4. When you have a lot of activities planned.

If you’re already heavily scheduled, avoid adding to your sightseeing obligation by hiring someone to help you pack in even more stuff.

5. When you do not want to be on a schedule.

Sometimes travel isn’t about sightseeing or investigating history — sometimes it is purely a time to unwind. If this is the case, having a guide who will rouse you from the balcony of your hotel room and force you to get dressed and go “experience” things is simply counterproductive.

6. When in a very small place.

Let’s face it, you don’t need a guide to take you around a place like Whidbey Island in Washington; you need a bike.

7. When you want quiet time to yourself.

More than just pointing the way around a place, a good tour guide engages his or her clients on many levels — with conversation, storytelling and humor. If you are feeling antisocial or just want to be left alone for a few days, hiring an enthusiastic tour guide is probably not your best option.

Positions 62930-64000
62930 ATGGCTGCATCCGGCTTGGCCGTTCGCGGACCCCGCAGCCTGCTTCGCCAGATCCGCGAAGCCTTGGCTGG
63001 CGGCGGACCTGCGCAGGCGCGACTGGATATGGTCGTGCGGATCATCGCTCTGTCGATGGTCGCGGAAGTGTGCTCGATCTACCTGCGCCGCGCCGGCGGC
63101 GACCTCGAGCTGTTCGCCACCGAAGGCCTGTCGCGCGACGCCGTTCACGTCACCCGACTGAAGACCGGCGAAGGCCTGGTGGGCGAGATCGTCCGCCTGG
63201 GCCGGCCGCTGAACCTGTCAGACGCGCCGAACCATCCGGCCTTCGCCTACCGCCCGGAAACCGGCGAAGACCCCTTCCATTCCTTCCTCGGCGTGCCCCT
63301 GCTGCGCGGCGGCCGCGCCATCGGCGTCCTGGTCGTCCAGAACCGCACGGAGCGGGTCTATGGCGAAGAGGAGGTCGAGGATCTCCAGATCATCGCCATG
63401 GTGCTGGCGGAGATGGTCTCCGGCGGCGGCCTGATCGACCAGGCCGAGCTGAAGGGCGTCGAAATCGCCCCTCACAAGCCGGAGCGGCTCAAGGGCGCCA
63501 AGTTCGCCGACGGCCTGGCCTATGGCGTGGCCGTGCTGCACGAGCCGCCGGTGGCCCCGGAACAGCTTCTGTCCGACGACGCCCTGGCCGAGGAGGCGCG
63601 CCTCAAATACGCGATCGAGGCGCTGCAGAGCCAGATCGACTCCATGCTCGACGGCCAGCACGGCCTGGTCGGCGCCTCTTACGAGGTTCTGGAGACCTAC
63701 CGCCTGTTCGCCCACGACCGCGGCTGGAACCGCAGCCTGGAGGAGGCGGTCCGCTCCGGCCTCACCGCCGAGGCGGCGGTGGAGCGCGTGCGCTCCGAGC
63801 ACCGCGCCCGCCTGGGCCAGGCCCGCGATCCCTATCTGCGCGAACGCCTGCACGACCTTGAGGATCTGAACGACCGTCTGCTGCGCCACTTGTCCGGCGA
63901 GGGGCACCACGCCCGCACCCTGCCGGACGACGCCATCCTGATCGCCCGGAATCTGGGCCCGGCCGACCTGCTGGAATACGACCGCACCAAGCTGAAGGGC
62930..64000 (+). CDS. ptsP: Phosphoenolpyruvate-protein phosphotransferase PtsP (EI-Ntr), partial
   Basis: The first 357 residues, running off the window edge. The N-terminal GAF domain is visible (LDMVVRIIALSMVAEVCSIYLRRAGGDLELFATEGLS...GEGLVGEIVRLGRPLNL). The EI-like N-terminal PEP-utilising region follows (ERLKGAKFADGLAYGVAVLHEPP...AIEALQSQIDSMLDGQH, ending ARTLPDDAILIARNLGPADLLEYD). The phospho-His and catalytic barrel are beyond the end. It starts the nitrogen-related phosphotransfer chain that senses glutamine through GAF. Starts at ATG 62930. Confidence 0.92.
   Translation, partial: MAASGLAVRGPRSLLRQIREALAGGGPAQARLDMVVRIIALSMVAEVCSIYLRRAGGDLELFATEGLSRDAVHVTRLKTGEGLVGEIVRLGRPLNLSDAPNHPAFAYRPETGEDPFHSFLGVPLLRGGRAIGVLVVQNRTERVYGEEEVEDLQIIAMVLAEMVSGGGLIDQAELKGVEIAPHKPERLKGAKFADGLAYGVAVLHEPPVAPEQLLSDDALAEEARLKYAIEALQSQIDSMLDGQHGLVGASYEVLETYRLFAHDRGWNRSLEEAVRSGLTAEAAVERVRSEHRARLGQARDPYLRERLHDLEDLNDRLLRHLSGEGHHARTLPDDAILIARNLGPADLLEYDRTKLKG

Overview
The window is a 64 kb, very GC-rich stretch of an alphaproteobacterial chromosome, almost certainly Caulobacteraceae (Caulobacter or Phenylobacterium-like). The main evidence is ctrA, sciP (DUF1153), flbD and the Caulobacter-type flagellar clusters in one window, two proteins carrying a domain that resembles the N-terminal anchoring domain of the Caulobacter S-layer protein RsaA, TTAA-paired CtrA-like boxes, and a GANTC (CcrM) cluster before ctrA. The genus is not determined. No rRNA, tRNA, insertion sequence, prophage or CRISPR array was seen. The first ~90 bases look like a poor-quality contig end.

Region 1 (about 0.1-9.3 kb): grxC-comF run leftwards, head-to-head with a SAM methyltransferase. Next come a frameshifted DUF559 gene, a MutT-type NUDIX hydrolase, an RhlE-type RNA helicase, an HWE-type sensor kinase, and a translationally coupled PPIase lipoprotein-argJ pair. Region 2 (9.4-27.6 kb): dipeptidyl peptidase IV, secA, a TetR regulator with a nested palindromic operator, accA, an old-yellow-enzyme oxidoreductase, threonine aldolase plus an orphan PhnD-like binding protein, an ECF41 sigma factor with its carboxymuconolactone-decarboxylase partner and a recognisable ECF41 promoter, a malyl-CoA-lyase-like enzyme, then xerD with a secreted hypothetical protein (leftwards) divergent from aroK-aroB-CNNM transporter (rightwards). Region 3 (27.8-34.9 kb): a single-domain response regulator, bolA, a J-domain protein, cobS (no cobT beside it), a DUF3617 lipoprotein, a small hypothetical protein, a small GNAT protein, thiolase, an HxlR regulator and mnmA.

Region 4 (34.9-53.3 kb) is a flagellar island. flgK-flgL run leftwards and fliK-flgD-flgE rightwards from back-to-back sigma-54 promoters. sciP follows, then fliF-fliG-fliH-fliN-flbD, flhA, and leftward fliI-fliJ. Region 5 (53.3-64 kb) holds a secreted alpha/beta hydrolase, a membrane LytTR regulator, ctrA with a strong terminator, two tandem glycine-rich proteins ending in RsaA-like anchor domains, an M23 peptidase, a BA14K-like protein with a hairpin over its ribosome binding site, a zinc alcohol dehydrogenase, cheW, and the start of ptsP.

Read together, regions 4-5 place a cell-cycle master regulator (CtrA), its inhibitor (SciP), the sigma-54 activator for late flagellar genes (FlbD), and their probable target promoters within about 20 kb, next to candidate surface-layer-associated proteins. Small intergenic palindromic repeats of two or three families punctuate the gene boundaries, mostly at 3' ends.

8. When you want to practice a language.

If you want to challenge your language skills with complete immersion, hiring a guide who speaks English can create a buffer that will undermine any attempt to see if you make the grade in a foreign language. If immersion is your goal, force yourself to operate and communicate without the safety net of a (paid) native speaker at your side. (One caveat here: Practicing a language one-on-one with a dedicated tour guide who is willing to speak to you entirely in his or her native language may be better — and more affordable — than a language school.)